The Android platform and even Google’s Play Store app market have been criticized for being less secure, especialy in comparison to Apple’s iOS ecosystem. Almost every week we hear of a new malware that creeps into Google Play Store, threatening to compromise smartphones and their owners. And while Google is swift to act on removing those errant apps, sometimes it’s often too late save thousands if not millions of already compromised devices that have already downloaded the infected apps.
In this case, the adware nicknamed “SimBad” was identified to be in around 206 apps on Google Play Store, most of them simulation type games, hence the name. Collectively, these apps and games have been downloaded a total of 150 million times. It’s almost astounding how such apps are so easily downloaded, often without a second thought.
Security outfit Check Point notes that the developers of the apps may not be completely at fault. They may have not realized that they were using an ad-related software development kit or SDK whose purpose is to install adware on devices, whether that was the developers’ intention or not. Like users, they may have been lured by false promises.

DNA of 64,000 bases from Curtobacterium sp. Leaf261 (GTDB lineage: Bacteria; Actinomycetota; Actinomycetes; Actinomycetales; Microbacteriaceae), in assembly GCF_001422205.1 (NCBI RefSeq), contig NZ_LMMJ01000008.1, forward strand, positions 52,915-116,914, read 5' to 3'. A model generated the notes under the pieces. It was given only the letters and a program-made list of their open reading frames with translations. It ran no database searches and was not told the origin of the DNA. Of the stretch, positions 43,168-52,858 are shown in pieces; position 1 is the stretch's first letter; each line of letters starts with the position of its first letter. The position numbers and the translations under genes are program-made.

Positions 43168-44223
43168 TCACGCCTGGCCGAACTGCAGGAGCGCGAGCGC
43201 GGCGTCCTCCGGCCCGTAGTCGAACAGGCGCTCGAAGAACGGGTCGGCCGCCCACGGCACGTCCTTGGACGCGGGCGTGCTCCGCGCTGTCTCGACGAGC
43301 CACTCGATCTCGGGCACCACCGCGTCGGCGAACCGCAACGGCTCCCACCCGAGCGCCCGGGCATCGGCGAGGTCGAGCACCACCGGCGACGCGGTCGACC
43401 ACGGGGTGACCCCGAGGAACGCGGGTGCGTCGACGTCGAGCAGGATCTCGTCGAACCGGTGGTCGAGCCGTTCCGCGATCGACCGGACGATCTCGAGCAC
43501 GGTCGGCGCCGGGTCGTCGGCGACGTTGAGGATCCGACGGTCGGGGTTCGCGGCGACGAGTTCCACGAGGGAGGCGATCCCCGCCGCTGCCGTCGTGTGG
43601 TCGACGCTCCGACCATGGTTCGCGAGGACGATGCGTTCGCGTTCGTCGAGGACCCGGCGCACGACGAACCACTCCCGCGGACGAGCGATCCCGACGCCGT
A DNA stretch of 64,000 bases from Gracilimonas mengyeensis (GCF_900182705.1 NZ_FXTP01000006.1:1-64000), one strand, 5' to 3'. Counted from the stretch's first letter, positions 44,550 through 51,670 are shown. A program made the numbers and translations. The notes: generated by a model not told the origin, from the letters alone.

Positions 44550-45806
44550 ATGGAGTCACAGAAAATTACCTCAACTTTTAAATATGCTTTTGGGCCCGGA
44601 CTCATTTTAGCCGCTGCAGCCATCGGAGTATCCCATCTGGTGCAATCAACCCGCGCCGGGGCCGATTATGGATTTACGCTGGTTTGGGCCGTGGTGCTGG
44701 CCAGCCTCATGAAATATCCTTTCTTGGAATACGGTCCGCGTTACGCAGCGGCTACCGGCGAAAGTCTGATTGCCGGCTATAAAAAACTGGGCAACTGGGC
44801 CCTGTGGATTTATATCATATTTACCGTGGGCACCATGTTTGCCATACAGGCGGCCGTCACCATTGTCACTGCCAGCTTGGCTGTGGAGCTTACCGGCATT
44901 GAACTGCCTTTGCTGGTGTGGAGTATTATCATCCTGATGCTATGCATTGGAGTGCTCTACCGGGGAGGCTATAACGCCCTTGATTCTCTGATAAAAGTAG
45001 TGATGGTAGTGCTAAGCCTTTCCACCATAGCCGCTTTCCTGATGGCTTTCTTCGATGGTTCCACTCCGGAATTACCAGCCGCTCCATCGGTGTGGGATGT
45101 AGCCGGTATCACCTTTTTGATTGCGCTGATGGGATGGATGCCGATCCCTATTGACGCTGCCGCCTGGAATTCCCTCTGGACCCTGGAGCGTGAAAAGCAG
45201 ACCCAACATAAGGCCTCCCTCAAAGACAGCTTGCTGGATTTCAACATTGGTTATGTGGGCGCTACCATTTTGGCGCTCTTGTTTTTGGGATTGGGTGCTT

Once an app infected by SimBad gets downloaded, the adware registers itself on the system so that it can run on boot and when the user is actively using the device. It then calls home, a remote C&C traced to “addroider.com”, which then waits for instructions on what to do. From there, it can perform actions like opening a browser page to phish user information, open an app store (including Google Play Store) to a specific, potentially malicious app, or even download and install an app in the background.
Admittedly, SimBad is less nefarious than other malware that escaped Google’s notice but it does already have the potential to do more damage. Google has already taken down the infected apps and will most likely add the adware strain to Google Protect’s AI.